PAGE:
US Officials Say Syrian al-Qaeda Poses a Growing Threat to the West

Accuse Russia of protecting al-Qaeda from airstrikes

With Syrian-based ISIS virtually non-existent, US officials are looking for a new enemy to justify the continued military presence there. The focus seems to be falling on al-Qaeda’s Syrian affiliate, which officials are claiming poses a threat of launching attacks in the West.

The US policy on Syrian al-Qaeda has been very complicated over the years, with US support for rebels often boiling down to US arming of al-Qaeda forces. The US has also tended to be deeply critical of Russian and Syrian government attacks on al-Qaeda in northern Syria, even as they now argue the group poses a threat.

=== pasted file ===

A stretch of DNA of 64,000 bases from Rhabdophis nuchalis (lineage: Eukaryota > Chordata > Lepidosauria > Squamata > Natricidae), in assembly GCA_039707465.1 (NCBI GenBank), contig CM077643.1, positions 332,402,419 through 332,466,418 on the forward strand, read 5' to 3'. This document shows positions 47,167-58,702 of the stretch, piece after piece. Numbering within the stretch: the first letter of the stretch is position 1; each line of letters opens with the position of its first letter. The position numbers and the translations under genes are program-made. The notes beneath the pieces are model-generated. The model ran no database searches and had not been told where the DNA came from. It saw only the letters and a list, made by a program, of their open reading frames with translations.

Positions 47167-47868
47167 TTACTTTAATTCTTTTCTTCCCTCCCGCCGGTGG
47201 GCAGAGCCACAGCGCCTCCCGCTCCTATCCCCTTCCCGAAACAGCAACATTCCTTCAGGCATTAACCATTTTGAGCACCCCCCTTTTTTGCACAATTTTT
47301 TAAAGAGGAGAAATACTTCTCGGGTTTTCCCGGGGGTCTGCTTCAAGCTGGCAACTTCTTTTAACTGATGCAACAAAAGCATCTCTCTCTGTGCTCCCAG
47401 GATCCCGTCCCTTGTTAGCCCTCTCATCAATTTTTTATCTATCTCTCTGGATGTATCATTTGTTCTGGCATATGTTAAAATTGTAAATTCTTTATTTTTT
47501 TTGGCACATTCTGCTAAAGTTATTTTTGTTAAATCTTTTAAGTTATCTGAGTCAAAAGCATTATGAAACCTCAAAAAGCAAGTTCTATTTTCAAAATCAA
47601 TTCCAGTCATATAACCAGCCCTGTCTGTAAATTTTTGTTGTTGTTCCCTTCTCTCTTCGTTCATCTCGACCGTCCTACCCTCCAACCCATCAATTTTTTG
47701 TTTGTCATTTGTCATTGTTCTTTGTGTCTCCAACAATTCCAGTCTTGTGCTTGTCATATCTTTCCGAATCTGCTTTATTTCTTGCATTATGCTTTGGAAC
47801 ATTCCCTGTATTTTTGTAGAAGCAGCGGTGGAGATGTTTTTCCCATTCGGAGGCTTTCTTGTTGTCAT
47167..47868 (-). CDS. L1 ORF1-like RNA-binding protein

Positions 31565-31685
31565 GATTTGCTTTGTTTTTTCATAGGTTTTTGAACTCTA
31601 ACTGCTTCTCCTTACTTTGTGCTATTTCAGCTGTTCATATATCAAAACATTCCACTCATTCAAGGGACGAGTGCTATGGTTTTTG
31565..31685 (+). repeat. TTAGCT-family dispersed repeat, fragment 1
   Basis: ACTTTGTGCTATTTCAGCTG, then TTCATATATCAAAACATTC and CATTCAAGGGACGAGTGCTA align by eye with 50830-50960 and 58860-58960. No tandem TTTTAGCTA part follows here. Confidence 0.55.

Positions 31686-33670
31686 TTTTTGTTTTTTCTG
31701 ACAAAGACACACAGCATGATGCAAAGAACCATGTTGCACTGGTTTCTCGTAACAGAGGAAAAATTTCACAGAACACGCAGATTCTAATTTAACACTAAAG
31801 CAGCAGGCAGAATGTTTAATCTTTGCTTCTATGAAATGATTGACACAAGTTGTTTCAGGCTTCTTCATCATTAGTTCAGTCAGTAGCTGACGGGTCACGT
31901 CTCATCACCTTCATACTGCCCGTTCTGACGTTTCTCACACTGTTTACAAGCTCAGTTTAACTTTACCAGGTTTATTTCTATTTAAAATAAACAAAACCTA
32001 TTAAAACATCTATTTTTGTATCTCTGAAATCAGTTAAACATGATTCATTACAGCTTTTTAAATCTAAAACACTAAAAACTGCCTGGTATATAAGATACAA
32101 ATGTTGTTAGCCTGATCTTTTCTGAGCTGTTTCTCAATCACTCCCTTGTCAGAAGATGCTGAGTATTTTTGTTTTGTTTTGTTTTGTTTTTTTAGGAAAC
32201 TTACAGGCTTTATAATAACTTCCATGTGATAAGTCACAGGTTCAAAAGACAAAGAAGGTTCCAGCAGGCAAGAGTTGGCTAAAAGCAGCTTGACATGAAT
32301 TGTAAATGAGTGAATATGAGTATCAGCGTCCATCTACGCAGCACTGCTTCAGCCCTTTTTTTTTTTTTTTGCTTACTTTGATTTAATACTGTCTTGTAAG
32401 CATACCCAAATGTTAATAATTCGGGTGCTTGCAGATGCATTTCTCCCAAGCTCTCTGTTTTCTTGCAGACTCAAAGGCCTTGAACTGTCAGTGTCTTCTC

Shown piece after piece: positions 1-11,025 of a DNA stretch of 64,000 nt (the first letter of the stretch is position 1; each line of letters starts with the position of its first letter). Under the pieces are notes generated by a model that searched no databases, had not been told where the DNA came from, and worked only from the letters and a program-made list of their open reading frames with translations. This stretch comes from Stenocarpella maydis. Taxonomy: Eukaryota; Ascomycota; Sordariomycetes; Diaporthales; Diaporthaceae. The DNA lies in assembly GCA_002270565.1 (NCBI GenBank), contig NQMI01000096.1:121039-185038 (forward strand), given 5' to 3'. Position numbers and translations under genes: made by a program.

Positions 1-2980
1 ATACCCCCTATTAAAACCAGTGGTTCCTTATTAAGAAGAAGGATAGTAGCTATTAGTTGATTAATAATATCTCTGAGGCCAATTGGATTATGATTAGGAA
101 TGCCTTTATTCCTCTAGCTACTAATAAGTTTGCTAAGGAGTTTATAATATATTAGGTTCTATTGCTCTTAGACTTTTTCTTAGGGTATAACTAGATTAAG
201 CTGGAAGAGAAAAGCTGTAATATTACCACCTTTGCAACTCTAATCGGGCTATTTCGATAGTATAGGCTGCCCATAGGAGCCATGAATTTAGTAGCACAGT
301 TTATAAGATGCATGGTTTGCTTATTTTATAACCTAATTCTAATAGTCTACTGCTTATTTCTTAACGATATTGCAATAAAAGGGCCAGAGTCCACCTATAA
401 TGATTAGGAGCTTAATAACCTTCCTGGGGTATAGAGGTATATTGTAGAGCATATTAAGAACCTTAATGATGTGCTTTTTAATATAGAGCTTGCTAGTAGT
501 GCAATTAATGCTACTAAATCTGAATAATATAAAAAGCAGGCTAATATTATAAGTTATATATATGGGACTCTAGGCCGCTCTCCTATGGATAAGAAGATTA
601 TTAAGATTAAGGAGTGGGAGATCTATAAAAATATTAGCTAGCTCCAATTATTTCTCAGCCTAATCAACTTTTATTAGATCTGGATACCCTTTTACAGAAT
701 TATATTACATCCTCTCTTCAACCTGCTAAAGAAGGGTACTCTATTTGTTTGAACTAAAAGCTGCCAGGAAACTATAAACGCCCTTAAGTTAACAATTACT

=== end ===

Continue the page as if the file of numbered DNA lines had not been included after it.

And while US criticism of Russian and Syrian offensives in Idlib has been as recent as the past couple of weeks, those same US officials are also accusing Russia of “inadvertently” protecting al-Qaeda from US airstrikes simply by being present in northern Syria.

This is a dishonest claim, as in practice, the US has launched airstrikes in this part of Syria without facing Russian resistance, and Russia and Syria have also launched airstrikes of their own against this same al-Qaeda faction. There is no sign any of them is having problems attacking al-Qaeda, nor that al-Qaeda is in any way benefiting from this split.

Author: Jason Ditz

Jason Ditz is news editor of Antiwar.com.